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Heating an RV with an RV Wood Stove: 8 Best RV Wood Stoves

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Since campers are made of lightweight material that’s known to be extremely flammable, the idea of building a fire inside of one probably seems crazy to most people. But for off-grid travelers and RVers looking to save money, wood is becoming the go-to alternative to propane. An RV wood stove may sound crazy and hazardous.

Not all wood stoves are created equal and heating an RV with wood isn’t as simple as buying a stove and installing a stove pipe.

In this article, we’ll go over some important things to consider before purchasing a wood stove for your camper. We’ll also talk about the pros and cons of some of the popular RV wood stove models.

Close up of a wood stove in an RV
Hi-Flame wood stove in an RV | Photo by @NotAllAreLost

Can you put a wood-burning stove in an RV?


Trailers and motorhomes are not designed to be heated with wood, so you won’t find a wood stove in an RV straight from the manufacturer. (This company is the only exception I’ve seen so far).

But it is common for RV renovators to add a wood stove as a heat source and to add a little style to an RV.

Is it Safe to Use a Wood Stove in an RV?

Any time you modify a camper and use it in a way other than originally intended, you are taking a risk. You’re also likely voiding your factory warranty and possibly your insurance coverage (but that’s a question for your insurance agent).

That said, using a wood stove in an RV isn’t necessarily any riskier than any other heat source. Running a space heater in an RV is also a risk, but people don’t think twice before plugging one in.

Ultimately it will be up to you to weigh the risks and benefits and determine whether the risk is one you’re willing to take, and to do the research to make sure you’re being as safe as possible.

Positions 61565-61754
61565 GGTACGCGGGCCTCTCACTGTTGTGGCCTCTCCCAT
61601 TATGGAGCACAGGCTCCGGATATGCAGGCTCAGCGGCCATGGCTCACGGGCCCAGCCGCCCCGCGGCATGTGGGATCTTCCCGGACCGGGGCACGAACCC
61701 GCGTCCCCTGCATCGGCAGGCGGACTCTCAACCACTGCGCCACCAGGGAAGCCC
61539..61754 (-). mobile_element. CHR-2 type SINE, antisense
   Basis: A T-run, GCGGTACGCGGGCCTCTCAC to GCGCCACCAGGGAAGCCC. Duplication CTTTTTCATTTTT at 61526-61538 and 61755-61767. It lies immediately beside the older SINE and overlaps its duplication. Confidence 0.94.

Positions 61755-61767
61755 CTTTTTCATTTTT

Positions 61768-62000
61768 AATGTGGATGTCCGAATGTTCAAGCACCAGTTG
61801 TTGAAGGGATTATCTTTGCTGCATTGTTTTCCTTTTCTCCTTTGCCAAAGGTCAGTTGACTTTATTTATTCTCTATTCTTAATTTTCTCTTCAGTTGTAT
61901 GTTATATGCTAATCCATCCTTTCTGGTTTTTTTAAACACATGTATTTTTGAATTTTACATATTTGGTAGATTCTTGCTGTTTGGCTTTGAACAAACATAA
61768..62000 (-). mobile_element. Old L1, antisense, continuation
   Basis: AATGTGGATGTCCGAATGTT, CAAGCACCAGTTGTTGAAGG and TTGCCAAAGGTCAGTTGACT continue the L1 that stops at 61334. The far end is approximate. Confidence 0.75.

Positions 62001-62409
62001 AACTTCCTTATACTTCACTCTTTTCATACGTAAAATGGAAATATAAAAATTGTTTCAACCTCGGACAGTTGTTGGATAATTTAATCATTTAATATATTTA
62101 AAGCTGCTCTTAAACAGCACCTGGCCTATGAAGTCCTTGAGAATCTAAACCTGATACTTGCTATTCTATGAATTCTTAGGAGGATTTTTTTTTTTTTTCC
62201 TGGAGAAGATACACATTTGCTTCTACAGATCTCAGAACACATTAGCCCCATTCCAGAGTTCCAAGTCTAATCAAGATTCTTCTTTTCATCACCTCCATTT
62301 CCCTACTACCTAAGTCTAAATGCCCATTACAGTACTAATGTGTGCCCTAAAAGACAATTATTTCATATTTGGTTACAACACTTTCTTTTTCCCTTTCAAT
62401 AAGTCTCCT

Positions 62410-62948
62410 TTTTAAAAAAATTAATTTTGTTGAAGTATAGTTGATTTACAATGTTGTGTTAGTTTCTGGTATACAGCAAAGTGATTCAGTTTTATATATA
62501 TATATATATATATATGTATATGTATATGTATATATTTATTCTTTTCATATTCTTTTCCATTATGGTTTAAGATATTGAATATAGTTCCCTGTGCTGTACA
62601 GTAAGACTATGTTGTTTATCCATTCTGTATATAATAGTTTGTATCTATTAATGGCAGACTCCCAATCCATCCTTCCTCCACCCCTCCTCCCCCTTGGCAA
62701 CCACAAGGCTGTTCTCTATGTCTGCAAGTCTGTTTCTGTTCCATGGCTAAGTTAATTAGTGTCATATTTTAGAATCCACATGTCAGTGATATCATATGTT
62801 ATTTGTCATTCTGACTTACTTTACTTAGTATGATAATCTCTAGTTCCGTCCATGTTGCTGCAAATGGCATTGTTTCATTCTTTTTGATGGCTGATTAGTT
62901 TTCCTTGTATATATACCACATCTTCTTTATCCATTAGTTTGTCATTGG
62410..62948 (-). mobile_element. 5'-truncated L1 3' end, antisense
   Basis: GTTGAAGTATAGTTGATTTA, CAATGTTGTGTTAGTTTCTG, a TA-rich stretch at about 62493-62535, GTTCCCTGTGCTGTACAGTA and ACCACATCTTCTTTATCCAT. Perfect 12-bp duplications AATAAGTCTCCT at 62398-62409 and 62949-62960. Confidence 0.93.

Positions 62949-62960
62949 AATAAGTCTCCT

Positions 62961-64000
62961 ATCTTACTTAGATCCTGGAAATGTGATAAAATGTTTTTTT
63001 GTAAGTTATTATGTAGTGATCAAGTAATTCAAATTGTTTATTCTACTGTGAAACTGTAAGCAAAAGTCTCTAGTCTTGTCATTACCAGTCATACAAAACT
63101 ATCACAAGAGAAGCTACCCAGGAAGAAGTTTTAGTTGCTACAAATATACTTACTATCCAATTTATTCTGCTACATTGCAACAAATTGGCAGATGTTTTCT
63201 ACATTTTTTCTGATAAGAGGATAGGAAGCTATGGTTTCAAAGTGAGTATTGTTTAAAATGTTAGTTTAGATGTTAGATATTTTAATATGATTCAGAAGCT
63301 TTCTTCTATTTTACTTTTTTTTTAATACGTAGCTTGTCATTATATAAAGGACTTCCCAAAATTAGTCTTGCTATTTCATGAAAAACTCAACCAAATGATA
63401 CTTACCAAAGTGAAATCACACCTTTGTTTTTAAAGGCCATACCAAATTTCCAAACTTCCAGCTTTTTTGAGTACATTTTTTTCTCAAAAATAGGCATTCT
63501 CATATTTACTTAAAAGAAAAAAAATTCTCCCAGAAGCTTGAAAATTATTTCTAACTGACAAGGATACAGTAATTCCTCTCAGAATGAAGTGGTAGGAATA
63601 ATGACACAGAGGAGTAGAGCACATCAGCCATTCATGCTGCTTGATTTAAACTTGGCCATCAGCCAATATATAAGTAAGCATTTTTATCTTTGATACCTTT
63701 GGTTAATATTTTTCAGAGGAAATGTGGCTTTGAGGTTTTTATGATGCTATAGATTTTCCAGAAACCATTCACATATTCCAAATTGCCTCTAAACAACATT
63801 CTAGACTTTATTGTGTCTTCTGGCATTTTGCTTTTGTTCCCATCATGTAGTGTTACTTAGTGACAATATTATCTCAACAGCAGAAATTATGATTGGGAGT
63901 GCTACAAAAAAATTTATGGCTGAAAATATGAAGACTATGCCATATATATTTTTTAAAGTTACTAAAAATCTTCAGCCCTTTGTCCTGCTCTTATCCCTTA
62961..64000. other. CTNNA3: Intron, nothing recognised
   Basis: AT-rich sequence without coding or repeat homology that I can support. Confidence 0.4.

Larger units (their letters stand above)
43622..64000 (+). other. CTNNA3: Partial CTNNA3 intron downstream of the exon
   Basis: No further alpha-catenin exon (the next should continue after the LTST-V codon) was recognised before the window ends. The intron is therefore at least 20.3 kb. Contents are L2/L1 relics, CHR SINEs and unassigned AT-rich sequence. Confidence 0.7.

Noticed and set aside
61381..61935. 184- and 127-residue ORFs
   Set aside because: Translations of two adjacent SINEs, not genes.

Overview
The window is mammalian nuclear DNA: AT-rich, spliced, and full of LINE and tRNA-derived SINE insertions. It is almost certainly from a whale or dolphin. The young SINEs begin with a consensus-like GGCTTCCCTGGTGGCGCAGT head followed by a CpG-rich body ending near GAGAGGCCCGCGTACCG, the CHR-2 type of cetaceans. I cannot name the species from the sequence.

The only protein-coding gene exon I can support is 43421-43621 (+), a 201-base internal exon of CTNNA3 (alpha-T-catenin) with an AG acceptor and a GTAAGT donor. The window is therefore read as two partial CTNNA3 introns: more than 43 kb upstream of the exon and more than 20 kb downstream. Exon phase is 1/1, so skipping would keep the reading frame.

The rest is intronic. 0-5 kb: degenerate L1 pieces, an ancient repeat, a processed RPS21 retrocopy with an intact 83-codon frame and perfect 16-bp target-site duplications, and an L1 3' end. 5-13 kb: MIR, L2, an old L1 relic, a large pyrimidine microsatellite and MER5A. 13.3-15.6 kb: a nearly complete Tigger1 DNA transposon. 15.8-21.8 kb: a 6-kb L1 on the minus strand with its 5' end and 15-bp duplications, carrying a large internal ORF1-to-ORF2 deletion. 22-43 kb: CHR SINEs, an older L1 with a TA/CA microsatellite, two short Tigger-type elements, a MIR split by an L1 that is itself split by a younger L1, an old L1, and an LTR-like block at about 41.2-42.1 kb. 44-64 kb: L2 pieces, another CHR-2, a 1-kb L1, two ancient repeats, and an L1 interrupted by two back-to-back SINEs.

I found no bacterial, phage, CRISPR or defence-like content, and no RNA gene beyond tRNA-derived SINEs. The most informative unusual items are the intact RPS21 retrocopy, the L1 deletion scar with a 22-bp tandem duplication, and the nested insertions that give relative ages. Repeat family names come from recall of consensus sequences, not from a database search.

If you do decide to install a wood stove in your RV, these are some ways you can reduce the risk:

1. Follow the stove manufacturer’s directions for installation and operation.

Especially when it comes to the stove pipe, building a heat shield around the stove, clearance between the stove/stove pipe and the wall, floor, etc.

I’m not going to list here everything you need to pay attention to, because you need to be getting that information from your stove’s manufacturer. (Yes, you’ll need to keep and read the instructions that come with your wood stove!) Just remember that a wood stove installation is not something you should be improvising.

2. Don’t use an antique wood stove.

Newer wood stoves tend to be better sealed and burn more efficiently, which is not only more environmentally friendly but also saves money on wood and requires less frequent feeding. Newer stoves are also often less smoky, which is better for your health.

And finally, if you buy a newer wood stove, the company that makes them is more likely to still be in business and publishing up-to-date guidelines for safe installation and operation.

3. Don’t use a tent stove.